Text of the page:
HILO >> Hawaii Department of Agriculture’s director pulled an offer to help pay for environmental quality tests near a Hawaii island dairy farm that’s accused of polluting gulches.
Director Scott Enright told residents last March that he would use contingency funds to support follow-up inspections or additional soil and water tests following complaints. But he backed away from that offer, citing a lawsuit filed by a group of residents that accuses Big Island Dairy of violating the federal Clean Water Act, the Hawaii Tribune-Herald reported Thursday.
The department leases state land to the dairy.
Enright said the decision to pull the offer was based on advice from state attorneys and that he thinks those tests will be done as part of the lawsuit anyway.
But Charlene Nishida, a Kupale Ooakla board member who helped file the lawsuit, said she isn’t buying it.
“We’re incredibly disappointed in Scott Enright and his lack of fulfilling any of the promises he made in person and shook hands on at that meeting,” Nishida said.
The lawsuit alleges wastewater is over-sprayed on the farm’s fields, causing runoff into nearby gulches and stream beds, including one that goes through town.
The Department of Health fined the farm $25,000 in May for unlawful discharge of wastewater. But residents involved in the lawsuit said the problem is deeper than the one incident which prompted a fine.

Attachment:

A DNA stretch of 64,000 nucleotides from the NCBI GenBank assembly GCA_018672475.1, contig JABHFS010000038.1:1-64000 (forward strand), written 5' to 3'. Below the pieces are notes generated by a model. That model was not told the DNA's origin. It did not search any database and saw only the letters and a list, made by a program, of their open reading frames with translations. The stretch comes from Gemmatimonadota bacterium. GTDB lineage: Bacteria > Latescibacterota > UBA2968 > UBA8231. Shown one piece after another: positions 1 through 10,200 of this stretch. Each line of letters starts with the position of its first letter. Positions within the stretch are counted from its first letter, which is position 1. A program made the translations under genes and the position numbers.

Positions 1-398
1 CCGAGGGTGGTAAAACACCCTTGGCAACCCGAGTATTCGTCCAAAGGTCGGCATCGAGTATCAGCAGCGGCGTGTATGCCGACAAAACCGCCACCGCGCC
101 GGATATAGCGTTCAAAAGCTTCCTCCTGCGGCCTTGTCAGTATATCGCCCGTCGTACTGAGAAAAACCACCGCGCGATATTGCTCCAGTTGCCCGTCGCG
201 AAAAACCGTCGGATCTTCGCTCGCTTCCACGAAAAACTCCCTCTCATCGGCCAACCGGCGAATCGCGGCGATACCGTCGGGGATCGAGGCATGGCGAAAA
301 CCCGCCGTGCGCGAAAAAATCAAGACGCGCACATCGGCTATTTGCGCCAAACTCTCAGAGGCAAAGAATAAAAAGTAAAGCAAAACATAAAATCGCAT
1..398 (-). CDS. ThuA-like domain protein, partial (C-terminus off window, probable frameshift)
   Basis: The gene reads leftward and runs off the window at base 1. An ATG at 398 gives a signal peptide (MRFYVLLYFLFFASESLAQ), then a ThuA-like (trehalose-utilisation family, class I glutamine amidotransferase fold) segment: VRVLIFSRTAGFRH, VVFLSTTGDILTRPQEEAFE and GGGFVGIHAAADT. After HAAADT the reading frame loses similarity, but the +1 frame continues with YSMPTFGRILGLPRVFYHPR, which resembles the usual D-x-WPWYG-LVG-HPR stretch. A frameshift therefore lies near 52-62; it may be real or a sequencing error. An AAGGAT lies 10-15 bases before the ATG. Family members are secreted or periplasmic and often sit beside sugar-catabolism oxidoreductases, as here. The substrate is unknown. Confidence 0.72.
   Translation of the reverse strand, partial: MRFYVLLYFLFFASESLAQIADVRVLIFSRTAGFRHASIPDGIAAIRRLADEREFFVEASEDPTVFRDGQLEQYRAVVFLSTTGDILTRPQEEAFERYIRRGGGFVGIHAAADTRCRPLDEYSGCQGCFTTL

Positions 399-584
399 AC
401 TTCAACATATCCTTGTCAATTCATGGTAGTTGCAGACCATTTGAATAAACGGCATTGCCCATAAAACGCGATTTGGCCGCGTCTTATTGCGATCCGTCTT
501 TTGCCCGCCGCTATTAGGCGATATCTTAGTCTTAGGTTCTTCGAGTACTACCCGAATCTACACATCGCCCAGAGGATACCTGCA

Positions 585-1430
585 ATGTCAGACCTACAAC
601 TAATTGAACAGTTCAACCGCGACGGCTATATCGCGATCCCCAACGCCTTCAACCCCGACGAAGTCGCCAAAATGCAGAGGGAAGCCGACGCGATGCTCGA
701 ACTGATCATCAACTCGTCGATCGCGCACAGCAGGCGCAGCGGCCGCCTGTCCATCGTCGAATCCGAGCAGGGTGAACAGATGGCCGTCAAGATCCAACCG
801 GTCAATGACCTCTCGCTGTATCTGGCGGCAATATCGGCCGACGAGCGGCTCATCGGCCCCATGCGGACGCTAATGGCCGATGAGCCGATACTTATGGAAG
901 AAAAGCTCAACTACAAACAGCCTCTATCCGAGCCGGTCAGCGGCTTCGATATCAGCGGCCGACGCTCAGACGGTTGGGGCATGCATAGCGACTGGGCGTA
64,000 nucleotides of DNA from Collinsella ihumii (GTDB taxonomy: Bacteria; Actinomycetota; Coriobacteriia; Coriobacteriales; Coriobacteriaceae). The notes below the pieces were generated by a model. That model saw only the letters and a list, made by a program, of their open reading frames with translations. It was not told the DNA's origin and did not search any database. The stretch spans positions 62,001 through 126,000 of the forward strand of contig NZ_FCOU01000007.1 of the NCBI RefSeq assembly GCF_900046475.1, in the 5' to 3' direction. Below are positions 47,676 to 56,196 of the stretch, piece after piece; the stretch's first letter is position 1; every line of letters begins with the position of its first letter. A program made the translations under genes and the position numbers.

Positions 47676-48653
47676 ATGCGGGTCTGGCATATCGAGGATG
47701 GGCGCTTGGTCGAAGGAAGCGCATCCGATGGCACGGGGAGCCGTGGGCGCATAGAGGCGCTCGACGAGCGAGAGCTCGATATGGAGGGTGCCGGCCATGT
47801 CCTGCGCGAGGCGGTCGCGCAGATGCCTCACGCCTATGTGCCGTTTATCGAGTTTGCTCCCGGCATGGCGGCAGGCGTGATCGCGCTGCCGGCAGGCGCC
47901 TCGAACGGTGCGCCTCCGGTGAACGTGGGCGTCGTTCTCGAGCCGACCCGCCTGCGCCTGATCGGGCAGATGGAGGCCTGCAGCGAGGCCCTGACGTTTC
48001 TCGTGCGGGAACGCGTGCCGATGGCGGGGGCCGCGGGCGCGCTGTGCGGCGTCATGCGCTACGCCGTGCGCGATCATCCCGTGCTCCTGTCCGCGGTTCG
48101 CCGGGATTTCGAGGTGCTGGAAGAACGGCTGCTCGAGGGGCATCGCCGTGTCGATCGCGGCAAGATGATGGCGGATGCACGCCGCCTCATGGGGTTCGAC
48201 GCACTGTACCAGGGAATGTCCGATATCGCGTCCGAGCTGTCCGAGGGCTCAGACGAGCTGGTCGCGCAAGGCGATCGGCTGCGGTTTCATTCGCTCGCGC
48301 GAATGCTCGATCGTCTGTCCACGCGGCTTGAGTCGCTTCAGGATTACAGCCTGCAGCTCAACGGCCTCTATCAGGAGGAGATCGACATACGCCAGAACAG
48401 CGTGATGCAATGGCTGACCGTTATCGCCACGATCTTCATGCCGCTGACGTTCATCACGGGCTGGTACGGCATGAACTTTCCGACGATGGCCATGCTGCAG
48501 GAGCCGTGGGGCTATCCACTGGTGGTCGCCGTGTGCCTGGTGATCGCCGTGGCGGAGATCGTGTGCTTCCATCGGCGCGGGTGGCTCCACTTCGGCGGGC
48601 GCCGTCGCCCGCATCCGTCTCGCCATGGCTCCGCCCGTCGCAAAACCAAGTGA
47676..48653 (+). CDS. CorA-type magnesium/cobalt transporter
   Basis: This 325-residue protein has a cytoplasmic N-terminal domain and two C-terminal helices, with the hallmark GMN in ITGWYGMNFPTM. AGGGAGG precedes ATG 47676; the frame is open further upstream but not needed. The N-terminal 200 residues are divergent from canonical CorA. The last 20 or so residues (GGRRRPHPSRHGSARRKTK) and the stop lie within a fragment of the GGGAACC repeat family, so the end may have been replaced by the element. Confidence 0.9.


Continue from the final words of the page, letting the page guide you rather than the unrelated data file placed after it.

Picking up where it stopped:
Enright, however, said the department didn’t find additional discharges at the farm during a follow-up inspection.
“I’d make the contention they are good farmers,” Enright said. “They do need to work on the odor issue.”
Since the lawsuit, the dairy stopped growing corn on the property and planted grass to reduce erosion and runoff. The department said the dairy has also installed a new wastewater treatment plant for its milking and bottling facility.
Department spokeswoman Janice Okubo said the department’s clean water branch will conduct periodic unannounced inspections as part of its “ongoing enforcement oversight.”
“At this time, there are no plans for more water quality tests,” Okubo said. “The streams that run through the dairy are non-perennial and seem to only flow during heavy storms.”
A phone number for the dairy’s general manager was no longer in service Wednesday.